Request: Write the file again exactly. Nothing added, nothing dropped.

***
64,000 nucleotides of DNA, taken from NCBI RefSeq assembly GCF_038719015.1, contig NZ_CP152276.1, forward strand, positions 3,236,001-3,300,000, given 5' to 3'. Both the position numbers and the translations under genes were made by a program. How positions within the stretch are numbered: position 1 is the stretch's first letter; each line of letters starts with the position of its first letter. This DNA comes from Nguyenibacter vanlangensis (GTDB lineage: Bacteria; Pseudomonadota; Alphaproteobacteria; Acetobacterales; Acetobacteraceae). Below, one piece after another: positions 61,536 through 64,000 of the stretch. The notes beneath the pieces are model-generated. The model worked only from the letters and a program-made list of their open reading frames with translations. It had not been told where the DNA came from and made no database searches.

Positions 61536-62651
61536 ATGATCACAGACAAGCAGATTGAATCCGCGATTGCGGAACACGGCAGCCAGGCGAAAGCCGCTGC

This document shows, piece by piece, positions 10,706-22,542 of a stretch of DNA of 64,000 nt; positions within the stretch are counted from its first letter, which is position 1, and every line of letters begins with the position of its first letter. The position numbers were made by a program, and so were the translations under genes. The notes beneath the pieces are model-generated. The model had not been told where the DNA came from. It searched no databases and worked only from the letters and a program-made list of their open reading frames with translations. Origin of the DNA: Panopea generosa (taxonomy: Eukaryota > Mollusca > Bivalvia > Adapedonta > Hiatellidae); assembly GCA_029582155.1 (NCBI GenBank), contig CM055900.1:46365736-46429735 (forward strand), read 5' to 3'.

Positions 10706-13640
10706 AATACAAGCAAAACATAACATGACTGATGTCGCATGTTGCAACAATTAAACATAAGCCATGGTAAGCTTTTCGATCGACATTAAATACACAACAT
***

64,000 nucleotides of DNA, taken from NCBI RefSeq assembly GCF_038719015.1, contig NZ_CP152276.1, forward strand, positions 3,236,001-3,300,000, given 5' to 3'. Both the position numbers and the translations under genes were made by a program. How positions within the stretch are numbered: position 1 is the stretch's first letter; each line of letters starts with the position of its first letter. This DNA comes from Nguyenibacter vanlangensis (GTDB lineage: Bacteria; Pseudomonadota; Alphaproteobacteria; Acetobacterales; Acetobacteraceae). Below, one piece after another: positions 61,536 through 64,000 of the stretch. The notes beneath the pieces are model-generated. The model worked only from the letters and a program-made list of their open reading frames with translations. It had not been told where the DNA came from and made no database searches.

Positions 61536-62651
61536 ATGATCACAGACAAGCAGATTGAATCCGCGATTGCGGAACACGGCAGCCAGGCGAAAGCCGCTGC

This document shows, piece by piece, positions 10,706-22,542 of a stretch of DNA of 64,000 nt; positions within the stretch are counted from its first letter, which is position 1, and every line of letters begins with the position of its first letter. The position numbers were made by a program, and so were the translations under genes. The notes beneath the pieces are model-generated. The model had not been told where the DNA came from. It searched no databases and worked only from the letters and a program-made list of their open reading frames with translations. Origin of the DNA: Panopea generosa (taxonomy: Eukaryota > Mollusca > Bivalvia > Adapedonta > Hiatellidae); assembly GCA_029582155.1 (NCBI GenBank), contig CM055900.1:46365736-46429735 (forward strand), read 5' to 3'.

Positions 10706-13640
10706 AATACAAGCAAAACATAACATGACTGATGTCGCATGTTGCAACAATTAAACATAAGCCATGGTAAGCTTTTCGATCGACATTAAATACACAACAT